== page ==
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Comments: Week of August 19, 2013

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1. In last week’s cover story, Benjamin Wallace-Wells profiled Chris Christie, the bombastic governor of New Jersey and would-be Republican candidate for president (“What Is Chris ­Christie Doing Right?,” August 12). Liberal readers were impressed with the pugnacious purple-state conservative. “I greatly respect how Governor Christie really listens to everyone else; I enjoy his sense of humor; I especially admire his chutzpah,” wrote one commenter. “I am more or less an independent voter, leaning way more left than right, but I see Christie as a latter-day Harry Truman.” Wrote another: “I love Jersey, I respect Christie. The only GOP macher I can remotely tolerate.” Others seemed to find Christie’s showmanship a little excessive. “Christie is a ­big-time fighter when his opponent is a schoolteacher or a state worker,” sniffed one. “I’m not that impressed.” And on the question of whether Christie’s populistic middle-class anger would help him in a national race, some readers found the article a little too credulous. “While Christie is doing a good job of capturing the anger about the way things are, among Republicans, he trails 2012 loser Rick Santorum, highlighting his difficulties in the GOP primary,” wrote Greg Dworkin at the Daily Kos. “Christie is happy to tell you what he believes in any given situation, though he somehow remains, ideologically, an enigma,” wrote Seth Mandel at Commentary. “He is currently grappling with the challenge of ‘proving’ his conservatism even though he has generally governed as a conservative.” “If history is any guide,” wrote Philip Bump at the Atlantic Wire, noting this profile and the Quinnipiac poll the article cited, “that combination means that he will finish tied for last among Republican presidential candidates in 2016. Because once upon a time, Rudy Giuliani had his own New York profile and led in the same poll.”


2. “Once you spend more than $100 million on a movie, you have to save the world,” explained summer-­blockbuster script-doctor extraordinaire Damon Lindelof to Scott Brown in a story about the (convoluted) state of the modern popcorn flick (“Nuke the Cat,” August 12). “It’s nice to see a little self-reflection,” wrote Meredith Woerner at iO9. “He’s one of the few screenwriters with name-recognition and even he laments the production process—a sign that even at the highest level, you’re still playing someone else’s game,” noted Scott Beggs at Film School Rejects. “I’m encouraged by the interview, though. It shows an understanding of what’s happening inside while proving not everyone is blind to the conversations going on outside the room. It may be too late to curb the oncoming freight train, but even if this isn’t the light at the end of the tunnel, Lindelof’s statements are at the very least someone recognizing that they’re in the tunnel to begin with.” Commenters at ­nymag.com also appreciated the peek behind the movie-making curtain. “This makes me more sympathetic to Lindelof’s recent failures when the massive machinery of the business is rigged against you,” wrote one commenter. “Shows that ­Lindelof aspires to something more, and acknowledges the tension between artistic impulses and just putting a save the world spectacle up on the screen,” agreed another. Others were less sympathetic. “The problem here is that his passive acceptance of commonly perceived wisdom exists solely as a reason for him to rationalize, and maintain, his high-paid writing gigs,” argued a commenter. “I’m not a ­‘Lindelhof Hater’ by any means, I just think he’s making excuses.”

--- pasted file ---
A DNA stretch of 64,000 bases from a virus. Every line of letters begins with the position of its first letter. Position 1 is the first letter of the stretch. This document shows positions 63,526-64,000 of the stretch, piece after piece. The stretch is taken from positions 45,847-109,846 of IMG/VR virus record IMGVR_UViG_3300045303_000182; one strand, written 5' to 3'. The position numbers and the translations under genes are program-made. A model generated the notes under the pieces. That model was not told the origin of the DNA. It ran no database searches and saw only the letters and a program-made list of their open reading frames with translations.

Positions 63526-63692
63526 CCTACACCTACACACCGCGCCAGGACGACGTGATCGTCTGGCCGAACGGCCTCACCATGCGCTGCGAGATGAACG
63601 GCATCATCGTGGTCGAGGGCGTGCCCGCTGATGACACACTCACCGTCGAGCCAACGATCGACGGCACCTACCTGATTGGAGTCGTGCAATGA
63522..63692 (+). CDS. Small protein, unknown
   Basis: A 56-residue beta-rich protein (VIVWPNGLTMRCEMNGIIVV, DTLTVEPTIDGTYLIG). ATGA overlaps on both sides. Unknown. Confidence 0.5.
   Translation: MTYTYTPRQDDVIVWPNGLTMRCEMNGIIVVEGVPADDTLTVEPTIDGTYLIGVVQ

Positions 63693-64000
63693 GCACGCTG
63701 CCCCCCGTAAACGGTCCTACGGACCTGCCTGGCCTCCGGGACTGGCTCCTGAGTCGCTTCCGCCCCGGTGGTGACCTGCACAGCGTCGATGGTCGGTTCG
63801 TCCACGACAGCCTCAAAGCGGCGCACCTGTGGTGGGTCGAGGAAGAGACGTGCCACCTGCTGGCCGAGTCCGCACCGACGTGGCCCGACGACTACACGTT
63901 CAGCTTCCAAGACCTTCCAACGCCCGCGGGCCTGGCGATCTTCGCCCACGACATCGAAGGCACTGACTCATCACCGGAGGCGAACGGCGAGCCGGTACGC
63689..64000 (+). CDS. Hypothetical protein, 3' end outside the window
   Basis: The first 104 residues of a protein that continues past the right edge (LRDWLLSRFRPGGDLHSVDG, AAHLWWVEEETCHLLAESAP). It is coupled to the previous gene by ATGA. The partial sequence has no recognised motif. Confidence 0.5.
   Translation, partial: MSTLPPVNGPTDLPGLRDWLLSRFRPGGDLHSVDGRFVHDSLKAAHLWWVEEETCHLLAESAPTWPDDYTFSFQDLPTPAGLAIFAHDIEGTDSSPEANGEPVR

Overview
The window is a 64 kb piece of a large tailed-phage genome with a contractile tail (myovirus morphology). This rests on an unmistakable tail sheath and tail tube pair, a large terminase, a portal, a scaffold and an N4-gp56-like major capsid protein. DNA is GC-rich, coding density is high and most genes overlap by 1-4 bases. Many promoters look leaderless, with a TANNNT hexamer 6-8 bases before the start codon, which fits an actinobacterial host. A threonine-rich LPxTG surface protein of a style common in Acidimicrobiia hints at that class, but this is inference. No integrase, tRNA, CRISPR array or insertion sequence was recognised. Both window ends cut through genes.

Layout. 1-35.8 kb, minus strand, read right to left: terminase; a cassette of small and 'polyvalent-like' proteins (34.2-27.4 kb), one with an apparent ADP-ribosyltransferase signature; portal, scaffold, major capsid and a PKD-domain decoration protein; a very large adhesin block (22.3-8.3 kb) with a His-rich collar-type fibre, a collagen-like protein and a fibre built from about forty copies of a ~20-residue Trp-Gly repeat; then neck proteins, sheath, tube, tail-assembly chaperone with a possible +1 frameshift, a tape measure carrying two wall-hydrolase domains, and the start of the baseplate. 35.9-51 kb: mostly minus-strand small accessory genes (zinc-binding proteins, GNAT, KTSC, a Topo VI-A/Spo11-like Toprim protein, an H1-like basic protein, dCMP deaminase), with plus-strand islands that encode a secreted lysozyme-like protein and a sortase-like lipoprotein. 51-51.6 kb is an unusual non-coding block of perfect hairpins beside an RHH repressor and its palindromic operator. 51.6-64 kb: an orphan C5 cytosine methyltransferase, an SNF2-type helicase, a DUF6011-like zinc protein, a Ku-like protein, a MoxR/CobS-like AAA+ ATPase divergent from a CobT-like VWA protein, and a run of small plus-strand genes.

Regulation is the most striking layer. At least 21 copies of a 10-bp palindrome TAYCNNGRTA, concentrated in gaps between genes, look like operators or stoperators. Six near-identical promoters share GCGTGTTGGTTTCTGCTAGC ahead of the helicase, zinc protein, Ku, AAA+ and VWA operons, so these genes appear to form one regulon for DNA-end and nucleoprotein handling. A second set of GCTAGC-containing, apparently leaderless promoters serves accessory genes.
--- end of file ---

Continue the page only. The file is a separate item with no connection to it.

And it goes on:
3. Looking at our dysfunctional capital in the wake of Mark Leibovich’s Beltway tell-all This Town, Frank Rich wrote that since Washington players from both sides of the aisle find the old lobbyist power structures of D.C. to be so lucrative, nothing is likely to change (“The Stench of the Potomac,” August 12). Readers seemed to think it didn’t take any inside dope to see that. “So many of us out here know what’s going on, and we know that no amount of smartly written ­exposés will ever change anything,” stated one commenter on nymag.com. “Government of the people, by the special interests, for the special interests. The only thing that is going to change this is the second American Revolution,” argued another. And a third: “You have written the preface to The Decline and Fall of the American Empire. It is in these little, corrupt ways you describe that the nation’s soul has been lost.”

4. Jada Yuan’s day of apartment-­hunting with Orange Is the New Black star Natasha Lyonne (“369 Minutes With Natasha Lyonne,” August 12) got a big response from readers on nymag.com, who offered up their praise for the actress (“You are fabulous Natasha, wherever you stay, just stay healthy”) and also real-estate advice. “Stay in Manhattan, girl!” wrote one commenter. And another: “It’s almost always the better choice to just suck up the rent increase and stay put.”

Send correspondence to: nymletters@nymag.com


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